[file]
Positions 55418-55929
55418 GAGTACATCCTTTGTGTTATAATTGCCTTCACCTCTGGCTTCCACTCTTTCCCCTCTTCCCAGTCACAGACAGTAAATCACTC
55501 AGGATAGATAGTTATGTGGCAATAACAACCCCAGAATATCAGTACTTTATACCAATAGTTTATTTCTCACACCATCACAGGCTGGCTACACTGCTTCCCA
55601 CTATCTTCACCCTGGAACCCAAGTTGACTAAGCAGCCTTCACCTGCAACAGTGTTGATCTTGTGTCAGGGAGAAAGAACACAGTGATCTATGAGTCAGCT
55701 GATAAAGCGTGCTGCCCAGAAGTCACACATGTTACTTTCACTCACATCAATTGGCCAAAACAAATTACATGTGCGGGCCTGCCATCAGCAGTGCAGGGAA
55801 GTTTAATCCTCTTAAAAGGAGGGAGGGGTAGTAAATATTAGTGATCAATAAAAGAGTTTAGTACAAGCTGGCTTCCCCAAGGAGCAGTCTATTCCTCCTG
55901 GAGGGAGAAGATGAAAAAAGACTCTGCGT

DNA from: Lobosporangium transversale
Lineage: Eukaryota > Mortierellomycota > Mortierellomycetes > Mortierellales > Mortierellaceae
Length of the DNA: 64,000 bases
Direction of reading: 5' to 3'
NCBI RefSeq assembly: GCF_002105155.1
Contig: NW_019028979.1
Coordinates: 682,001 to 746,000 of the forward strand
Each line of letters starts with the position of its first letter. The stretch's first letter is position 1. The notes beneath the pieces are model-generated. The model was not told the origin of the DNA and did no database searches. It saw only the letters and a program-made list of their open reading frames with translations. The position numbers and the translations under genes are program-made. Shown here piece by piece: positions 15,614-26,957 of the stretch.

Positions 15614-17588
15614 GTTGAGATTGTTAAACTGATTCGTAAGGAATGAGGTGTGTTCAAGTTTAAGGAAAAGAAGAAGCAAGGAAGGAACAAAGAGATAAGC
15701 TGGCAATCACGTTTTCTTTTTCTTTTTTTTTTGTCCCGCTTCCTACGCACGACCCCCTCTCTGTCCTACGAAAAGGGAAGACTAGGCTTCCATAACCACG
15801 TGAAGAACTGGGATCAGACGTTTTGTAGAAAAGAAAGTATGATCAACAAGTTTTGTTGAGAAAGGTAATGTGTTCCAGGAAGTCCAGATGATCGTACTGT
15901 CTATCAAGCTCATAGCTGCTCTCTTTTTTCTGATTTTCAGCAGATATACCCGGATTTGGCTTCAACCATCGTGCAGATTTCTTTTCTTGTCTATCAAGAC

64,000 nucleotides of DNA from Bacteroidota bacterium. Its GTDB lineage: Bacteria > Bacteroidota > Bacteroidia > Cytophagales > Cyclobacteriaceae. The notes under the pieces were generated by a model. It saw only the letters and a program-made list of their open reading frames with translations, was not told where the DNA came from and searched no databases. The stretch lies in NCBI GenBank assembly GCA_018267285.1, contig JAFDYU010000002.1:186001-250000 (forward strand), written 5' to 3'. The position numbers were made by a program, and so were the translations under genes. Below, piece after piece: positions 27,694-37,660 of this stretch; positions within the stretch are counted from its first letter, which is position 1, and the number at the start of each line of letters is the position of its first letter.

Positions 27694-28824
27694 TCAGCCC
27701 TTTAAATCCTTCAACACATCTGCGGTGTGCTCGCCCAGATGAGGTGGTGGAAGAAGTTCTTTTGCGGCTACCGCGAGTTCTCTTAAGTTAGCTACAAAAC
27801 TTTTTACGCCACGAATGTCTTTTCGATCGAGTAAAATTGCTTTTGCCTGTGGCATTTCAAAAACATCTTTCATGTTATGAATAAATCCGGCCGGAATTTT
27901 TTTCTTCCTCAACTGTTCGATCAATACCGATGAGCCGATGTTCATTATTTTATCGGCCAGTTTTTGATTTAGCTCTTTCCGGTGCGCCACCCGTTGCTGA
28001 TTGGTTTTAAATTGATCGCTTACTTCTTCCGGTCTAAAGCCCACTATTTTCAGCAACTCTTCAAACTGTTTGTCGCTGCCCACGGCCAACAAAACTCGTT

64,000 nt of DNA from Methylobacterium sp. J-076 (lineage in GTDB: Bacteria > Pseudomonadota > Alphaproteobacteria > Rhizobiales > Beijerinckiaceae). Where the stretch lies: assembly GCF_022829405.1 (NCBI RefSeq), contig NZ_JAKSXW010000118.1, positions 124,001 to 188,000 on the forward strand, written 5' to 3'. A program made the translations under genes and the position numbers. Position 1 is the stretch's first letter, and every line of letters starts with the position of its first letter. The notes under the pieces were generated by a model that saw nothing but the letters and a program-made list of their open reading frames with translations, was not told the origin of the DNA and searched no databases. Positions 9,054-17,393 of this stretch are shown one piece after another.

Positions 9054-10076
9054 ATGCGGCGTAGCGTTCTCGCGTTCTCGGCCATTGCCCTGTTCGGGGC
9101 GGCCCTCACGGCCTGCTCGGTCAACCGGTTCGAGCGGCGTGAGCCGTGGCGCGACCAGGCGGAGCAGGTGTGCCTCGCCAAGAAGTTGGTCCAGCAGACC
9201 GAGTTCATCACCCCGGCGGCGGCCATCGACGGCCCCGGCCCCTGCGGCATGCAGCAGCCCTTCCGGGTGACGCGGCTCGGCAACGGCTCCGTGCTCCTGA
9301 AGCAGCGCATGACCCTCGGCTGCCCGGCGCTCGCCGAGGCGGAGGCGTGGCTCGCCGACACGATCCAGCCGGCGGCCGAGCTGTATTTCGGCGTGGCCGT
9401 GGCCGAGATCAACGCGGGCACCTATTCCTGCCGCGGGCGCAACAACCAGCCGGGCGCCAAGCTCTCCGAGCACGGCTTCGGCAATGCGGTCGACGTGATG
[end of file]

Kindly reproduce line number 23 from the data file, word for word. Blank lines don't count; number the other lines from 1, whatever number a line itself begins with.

27694 TCAGCCC